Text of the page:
|
|
|
|
Search: 
Latin American Herald Tribune
Venezuela Overview
Venezuelan Embassies & Consulates Around The World
Sites/Blogs about Venezuela
Venezuelan Newspapers
Facts about Venezuela
Venezuela Tourism
Embassies in Caracas

Colombia Overview
Colombian Embassies & Consulates Around the World
Government Links
Embassies in Bogota
Media
Sites/Blogs about Colombia
Educational Institutions

Stocks

Commodities
Crude Oil
US Gasoline Prices
Natural Gas
Gold
Silver
Copper

Euro
UK Pound
Australia Dollar
Canada Dollar
Brazil Real
Mexico Peso
India Rupee

Antigua & Barbuda
Aruba
Barbados
Cayman Islands
Cuba
Curacao
Dominica

Grenada
Haiti
Jamaica
Saint Kitts and Nevis
Saint Lucia
Saint Vincent and the Grenadines

Belize
Costa Rica
El Salvador
Honduras
Nicaragua
Panama

Bahamas
Bermuda
Mexico

Argentina
Brazil
Chile
Guyana
Paraguay
Peru
Uruguay

What's New at LAHT?
Follow Us On Facebook
Follow Us On Twitter
Most Viewed on the Web
Popular on Twitter
Receive Our Daily Headlines


  HOME | Brazil (Click here for more)

Temer: Brazil Is Gaining Confidence

BRASILIA – Brazilian President Michel Temer on Tuesday reiterated the tough-minded adjustment he has proposed to balance the government’s accounts and his support for the private sector’s role in the economy, adding that the program is already fostering “confidence” among investors.

“The climate of confidence is growing and it is having a positive impact” on the economy, Temer said at a seminar on his government’s economic policies sponsored by the National Industrial Confederation, or CNI, and the daily Valor Economico.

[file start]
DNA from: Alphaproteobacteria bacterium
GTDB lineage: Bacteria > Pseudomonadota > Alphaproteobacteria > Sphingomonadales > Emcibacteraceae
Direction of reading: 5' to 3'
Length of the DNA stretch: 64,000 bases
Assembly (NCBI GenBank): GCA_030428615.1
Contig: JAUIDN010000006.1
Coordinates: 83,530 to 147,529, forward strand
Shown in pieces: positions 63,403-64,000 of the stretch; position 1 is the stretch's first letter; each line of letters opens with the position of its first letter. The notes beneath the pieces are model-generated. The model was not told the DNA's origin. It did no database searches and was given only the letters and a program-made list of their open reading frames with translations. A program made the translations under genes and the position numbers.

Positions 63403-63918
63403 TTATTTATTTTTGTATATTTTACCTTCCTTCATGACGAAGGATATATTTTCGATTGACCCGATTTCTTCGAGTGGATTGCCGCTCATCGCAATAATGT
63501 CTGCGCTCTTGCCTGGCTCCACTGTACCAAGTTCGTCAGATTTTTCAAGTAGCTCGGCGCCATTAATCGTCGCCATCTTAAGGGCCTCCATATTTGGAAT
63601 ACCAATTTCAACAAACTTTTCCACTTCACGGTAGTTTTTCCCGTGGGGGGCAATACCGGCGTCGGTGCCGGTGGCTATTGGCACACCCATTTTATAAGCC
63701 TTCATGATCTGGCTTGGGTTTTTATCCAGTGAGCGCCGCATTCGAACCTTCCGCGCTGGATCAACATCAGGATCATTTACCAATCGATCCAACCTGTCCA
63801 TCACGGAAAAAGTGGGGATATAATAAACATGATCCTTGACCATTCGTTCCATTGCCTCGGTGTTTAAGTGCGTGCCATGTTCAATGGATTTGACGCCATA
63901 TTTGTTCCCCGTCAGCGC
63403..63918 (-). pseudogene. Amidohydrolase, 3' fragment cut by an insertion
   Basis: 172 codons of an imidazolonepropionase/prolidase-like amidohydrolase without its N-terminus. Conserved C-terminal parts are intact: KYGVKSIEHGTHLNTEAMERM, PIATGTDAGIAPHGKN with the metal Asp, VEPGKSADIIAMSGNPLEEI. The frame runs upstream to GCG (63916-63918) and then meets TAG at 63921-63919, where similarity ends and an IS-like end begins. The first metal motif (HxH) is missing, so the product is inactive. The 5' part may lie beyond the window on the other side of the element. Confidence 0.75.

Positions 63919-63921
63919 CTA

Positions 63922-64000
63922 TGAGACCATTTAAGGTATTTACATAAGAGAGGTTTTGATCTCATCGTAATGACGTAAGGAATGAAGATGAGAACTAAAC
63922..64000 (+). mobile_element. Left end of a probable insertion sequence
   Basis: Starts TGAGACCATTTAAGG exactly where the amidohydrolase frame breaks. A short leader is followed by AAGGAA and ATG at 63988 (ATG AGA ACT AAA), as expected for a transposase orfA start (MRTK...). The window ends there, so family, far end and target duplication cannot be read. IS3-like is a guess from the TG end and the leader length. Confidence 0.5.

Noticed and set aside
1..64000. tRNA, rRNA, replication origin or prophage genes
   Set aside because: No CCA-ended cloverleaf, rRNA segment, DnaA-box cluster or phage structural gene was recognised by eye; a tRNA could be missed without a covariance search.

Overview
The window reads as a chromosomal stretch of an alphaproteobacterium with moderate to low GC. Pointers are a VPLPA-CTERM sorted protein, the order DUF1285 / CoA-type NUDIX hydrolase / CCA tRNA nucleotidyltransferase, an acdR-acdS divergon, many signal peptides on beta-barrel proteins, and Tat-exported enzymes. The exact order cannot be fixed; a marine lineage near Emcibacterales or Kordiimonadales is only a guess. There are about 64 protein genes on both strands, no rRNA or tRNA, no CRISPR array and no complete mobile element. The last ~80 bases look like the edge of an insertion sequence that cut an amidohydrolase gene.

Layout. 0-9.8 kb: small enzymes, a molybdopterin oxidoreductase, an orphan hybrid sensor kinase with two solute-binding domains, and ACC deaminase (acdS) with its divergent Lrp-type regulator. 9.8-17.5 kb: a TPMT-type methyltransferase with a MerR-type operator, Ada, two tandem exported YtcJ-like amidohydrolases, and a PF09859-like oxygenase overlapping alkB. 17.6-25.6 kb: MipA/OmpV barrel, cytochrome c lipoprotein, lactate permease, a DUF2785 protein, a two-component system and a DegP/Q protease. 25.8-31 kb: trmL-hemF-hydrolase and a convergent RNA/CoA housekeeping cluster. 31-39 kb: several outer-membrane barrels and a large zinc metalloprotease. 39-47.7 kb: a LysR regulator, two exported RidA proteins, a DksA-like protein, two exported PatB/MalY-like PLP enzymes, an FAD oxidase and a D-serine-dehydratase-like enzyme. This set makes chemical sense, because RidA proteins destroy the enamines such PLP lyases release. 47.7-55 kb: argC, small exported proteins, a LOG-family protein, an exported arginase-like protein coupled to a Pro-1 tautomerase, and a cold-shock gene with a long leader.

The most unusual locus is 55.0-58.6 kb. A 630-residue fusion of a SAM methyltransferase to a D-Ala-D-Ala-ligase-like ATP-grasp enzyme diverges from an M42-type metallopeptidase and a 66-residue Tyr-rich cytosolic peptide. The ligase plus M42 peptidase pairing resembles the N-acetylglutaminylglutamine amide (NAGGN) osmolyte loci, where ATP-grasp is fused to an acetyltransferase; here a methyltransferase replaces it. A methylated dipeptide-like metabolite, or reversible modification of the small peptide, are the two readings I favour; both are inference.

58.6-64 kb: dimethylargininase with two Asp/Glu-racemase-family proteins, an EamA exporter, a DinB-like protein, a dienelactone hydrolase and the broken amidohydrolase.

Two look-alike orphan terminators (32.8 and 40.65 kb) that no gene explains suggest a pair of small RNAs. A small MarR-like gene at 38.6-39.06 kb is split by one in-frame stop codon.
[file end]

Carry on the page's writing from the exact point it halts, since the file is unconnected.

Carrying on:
Before an audience mainly comprised of business people and bankers, Temer strongly defended one of his most controversial proposals seeking – over the coming two decades – to restrict any annual increases in public expenditures to the inflation rate in the previous year.

“When we took office, we received a country with growing debt, and we determined that the level of spending ... during recent years was unsustainable,” Temer said in a reference to the administration of former President Dilma Rousseff, who was deposed by Congress last August.

According to Temer, spending increases under Rousseff were “excessive, ... a vicious circle that the country must break,” since it has led the federal government and regions such as Rio de Janeiro to the brink of bankruptcy in the face of an unprecedented financial crisis.

Temer’s proposals, already passed by the lower house of Congress and now being debated in the Senate, have sparked a wave of protests including student demonstrations and the occupation of hundreds of schools and universities in opposition to his initiatives.

Students and others opposing Temer’s policies argue that without growth in real expenditures investments in the poorest segments of the population will be restricted when they need more resources in education and health care.

Temer has warned protestors that “it is necessary to learn to respect institutions” and not “to use physical force to occupy (buildings) or burn tires on the streets to block traffic.”

According to Finance Minister Henrique Meirelles, the adjustments proposed by the Temer Administration are “inescapable” because the country “is facing the deepest recession in its history” and can overcome it only “through realistic measures.”

Brazil’s gross domestic product fell 3.8 percent in 2015 and is expected to drop by an additional 3.3 percent this year.

After Temer’s speech, CNI president Robson de Andrade said that “Brazil is now on the right path” to overcome the recession.

 

Enter your email address to subscribe to free headlines (and great cartoons so every email has a happy ending!) from the Latin American Herald Tribune:

 

Copyright Latin American Herald Tribune - 2005-2015 © All rights reserved